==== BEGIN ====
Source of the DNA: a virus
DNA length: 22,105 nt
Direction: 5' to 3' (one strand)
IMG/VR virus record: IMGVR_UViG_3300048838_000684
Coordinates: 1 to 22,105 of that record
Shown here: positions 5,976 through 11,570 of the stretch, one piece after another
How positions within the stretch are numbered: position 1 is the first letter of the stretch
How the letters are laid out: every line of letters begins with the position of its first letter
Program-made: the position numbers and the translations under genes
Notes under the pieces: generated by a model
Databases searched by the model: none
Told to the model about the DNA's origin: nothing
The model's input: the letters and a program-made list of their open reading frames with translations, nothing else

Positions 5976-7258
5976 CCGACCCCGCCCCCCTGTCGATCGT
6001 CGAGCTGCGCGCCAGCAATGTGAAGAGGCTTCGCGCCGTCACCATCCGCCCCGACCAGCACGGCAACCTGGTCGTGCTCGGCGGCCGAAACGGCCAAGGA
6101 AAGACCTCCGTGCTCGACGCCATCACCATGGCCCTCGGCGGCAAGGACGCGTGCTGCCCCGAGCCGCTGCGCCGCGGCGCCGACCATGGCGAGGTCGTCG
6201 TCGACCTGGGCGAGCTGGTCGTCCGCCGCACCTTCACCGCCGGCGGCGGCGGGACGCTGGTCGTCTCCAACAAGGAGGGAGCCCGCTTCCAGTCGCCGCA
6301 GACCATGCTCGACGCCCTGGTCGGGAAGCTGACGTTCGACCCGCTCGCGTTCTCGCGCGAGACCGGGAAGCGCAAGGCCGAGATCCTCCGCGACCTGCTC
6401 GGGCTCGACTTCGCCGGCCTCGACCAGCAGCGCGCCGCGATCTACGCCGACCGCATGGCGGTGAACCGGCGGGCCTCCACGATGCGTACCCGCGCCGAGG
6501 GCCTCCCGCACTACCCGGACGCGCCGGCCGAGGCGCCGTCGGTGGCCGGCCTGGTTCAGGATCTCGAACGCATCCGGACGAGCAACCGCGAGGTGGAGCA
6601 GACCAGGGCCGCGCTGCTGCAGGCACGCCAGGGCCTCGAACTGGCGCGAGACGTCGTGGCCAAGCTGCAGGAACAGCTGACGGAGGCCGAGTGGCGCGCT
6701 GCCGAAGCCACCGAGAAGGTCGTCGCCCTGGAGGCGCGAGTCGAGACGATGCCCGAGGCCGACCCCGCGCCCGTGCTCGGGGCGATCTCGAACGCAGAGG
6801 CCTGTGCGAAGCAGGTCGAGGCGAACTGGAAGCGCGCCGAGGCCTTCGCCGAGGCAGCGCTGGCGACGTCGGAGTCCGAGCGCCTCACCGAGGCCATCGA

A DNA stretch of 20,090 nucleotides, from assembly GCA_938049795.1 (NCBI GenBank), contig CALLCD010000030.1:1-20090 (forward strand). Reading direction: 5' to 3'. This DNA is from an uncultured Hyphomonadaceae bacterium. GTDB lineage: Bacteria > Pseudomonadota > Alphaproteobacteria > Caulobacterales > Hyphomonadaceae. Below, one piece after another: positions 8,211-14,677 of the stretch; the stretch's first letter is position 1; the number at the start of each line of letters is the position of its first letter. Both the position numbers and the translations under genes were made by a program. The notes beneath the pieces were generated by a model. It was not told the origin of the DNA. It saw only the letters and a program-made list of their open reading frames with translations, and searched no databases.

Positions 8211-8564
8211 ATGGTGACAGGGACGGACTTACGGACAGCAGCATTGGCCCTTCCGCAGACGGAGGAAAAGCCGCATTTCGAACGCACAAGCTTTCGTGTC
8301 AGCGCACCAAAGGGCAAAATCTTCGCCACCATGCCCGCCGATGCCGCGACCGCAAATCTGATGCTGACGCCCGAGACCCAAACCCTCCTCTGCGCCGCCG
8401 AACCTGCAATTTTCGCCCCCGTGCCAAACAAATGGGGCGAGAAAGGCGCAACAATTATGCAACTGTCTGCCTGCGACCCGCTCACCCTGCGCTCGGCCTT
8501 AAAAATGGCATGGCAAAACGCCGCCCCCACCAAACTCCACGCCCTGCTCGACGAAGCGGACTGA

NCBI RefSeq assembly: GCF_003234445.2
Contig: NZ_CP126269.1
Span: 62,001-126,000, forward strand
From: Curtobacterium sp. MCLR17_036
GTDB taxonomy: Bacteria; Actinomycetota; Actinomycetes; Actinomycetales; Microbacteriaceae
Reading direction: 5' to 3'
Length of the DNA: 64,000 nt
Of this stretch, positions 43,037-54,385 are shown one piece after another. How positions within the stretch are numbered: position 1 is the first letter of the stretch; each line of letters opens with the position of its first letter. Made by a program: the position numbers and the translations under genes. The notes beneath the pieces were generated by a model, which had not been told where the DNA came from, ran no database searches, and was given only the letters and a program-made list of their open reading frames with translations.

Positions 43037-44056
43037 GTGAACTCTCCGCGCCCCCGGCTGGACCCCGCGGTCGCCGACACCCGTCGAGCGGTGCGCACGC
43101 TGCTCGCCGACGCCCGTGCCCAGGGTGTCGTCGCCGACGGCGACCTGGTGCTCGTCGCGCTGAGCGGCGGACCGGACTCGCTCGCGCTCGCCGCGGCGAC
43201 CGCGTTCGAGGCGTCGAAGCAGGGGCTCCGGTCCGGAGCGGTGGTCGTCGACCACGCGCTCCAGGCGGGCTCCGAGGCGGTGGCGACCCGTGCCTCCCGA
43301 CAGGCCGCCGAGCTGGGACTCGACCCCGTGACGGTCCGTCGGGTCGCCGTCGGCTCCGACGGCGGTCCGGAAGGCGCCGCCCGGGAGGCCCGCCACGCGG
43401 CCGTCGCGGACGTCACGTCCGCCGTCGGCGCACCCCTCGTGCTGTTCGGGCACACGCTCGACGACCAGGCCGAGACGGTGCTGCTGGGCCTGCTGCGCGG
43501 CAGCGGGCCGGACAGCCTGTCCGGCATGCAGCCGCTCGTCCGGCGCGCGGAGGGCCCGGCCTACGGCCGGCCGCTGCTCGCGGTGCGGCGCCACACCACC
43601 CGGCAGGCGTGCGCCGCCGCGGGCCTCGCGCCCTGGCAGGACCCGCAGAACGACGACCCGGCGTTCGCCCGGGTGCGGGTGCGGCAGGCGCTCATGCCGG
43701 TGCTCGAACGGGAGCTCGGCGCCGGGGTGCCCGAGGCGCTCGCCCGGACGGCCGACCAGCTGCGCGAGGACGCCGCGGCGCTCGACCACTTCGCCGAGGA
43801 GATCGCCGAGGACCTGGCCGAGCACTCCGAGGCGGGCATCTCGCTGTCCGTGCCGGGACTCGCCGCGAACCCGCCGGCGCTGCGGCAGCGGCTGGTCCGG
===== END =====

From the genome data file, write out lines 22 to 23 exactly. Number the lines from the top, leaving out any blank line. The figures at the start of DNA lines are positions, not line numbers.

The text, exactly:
6601 GACCAGGGCCGCGCTGCTGCAGGCACGCCAGGGCCTCGAACTGGCGCGAGACGTCGTGGCCAAGCTGCAGGAACAGCTGACGGAGGCCGAGTGGCGCGCT
6701 GCCGAAGCCACCGAGAAGGTCGTCGCCCTGGAGGCGCGAGTCGAGACGATGCCCGAGGCCGACCCCGCGCCCGTGCTCGGGGCGATCTCGAACGCAGAGG